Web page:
I just bought my first thickness planer, a DeWalt DW735.

I received it today and, after I'd broken down and disposed of all the packaging, I noticed what looks like curvature in the mirrored surface of its platen, sort of like a dent in shiny car paint. Sure enough, I could feel some "waviness" when I ran my hand over it, and a second check with a level confirmed that one quadrant of the surface has a small hill that rises up to maybe 1/32" - 1/16" higher than the rest. The remainder is very flat.

Will this cause any difficulty in achieving good results? Or is there anything I'm not aware of about how a planer works that implies that this might not cause problems? On this model, the platen appears to be made of sheet steel that attaches to a cast aluminum base beneath it, so maybe the sheet steel has enough give that it will flatten against the pressure of the outfeed roller on the material? When I press down on the platen, it does give slightly and appears to flatten out onto the surface of the base beneath it (the flat section of the platen doesn't have any give to it, but this "bubble" does). Maybe the material will do the same?

I bought it brand new from a factory-authorized online retailer, so exchanging it is certainly an option (I've already emailed them), but it will be a pain. I can try it out and use the factory warranty if needed, or ask for a replacement base, but the platen and base are sold as a complete unit and do not appear to be user-serviceable so I doubt the latter is a viable option.

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    I have the same planer and the bed is dead flat. Something is loose that shouldn't be. The question is will something else go wrong. Better to exchange it.
    – Ashlar
    Commented Apr 2, 2016 at 11:32
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    I don't own a planer but it would seem to me to be inherent to the design of any tool like this that registration surfaces should be dead flat (not necessarily all in line, but each one dead flat). There is a possibility that it won't affect function in an initial test but if you do want to check it out practically I'd also run narrow and/or very thin boards and see if there's any problem with those (refer to the manual for minimum width and thickness of material).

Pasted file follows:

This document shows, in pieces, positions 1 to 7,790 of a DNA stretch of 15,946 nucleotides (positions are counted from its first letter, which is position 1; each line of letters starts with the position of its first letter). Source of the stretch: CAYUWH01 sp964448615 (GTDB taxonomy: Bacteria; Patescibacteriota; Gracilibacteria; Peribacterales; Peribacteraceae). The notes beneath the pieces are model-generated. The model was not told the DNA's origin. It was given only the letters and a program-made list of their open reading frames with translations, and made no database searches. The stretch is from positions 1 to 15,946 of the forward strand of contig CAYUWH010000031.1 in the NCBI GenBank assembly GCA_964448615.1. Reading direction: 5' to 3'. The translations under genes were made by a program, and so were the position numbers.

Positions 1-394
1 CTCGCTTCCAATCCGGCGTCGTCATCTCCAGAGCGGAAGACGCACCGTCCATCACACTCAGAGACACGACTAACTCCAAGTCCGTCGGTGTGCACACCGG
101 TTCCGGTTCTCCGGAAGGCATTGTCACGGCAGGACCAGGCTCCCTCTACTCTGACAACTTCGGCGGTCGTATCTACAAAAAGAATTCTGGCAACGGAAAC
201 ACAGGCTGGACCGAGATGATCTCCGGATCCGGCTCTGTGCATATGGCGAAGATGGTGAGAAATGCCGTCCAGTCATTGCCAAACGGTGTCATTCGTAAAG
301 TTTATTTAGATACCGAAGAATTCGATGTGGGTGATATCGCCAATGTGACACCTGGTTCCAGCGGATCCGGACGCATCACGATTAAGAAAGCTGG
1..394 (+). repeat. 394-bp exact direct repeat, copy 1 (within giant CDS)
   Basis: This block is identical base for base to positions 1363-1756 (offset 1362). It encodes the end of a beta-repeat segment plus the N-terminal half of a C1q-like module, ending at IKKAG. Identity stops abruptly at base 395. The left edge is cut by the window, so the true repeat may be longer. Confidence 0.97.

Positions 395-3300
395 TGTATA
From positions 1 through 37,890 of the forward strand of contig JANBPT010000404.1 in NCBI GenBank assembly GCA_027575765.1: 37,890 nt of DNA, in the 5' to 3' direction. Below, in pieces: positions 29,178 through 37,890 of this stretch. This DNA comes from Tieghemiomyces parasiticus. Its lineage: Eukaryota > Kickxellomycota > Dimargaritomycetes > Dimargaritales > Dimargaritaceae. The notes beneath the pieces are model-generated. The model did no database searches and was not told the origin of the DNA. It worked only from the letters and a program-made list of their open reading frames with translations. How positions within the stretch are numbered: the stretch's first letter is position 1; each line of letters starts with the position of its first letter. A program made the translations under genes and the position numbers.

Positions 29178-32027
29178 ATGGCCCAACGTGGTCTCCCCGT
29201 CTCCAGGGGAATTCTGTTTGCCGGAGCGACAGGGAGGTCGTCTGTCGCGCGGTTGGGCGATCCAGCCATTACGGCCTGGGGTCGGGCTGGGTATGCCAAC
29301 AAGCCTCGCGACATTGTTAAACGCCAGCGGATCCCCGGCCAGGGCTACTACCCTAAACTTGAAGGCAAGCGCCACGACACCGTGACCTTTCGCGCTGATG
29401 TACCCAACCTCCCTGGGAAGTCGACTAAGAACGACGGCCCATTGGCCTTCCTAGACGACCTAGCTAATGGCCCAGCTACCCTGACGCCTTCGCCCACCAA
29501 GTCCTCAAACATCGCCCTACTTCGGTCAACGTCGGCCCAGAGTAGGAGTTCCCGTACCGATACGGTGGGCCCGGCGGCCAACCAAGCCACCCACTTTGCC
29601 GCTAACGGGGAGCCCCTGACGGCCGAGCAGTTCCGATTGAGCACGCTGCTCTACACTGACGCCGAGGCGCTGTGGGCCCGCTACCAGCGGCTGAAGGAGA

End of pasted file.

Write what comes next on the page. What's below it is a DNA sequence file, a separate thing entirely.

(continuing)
– Graphus
    Commented Apr 2, 2016 at 11:52
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    That part needs to be dead flat, so return. But now that the packaging is gone, you have a problem. Perhaps your online retailer could send you a new one and you could use that packaging. Or if you were to use debatable judgment, you'd buy another at a big box store and use that packaging to ship the failed one back for a refund. (Side note: once you have that planer running, you'll be thrilled.) Commented Apr 2, 2016 at 14:54

2 Answers 2


If the surface isn't flat you'll end up getting snipe when your board runs off that bump. The cutter head will be removing material relative to the bed, so any defects in the bed will certainly translate into how the cutter meets the board.

  • That's what I suspected. While I suppose it's possible that the feed rollers could push the material onto the platen with enough force that the high spot flattens against the base, the fact that others say their copies don't have this problem tells me that I shouldn't bother and just exchange it for another copy. So, that's what I'm doing! Thanks for your help.
    – Bungle
    Commented Apr 6, 2016 at 21:37

It might be a factory defect by the sounds of it. I would go out and run it once to see if it does produce nice, flat boards, because it might just be there design. Otherwise get a new/different one.

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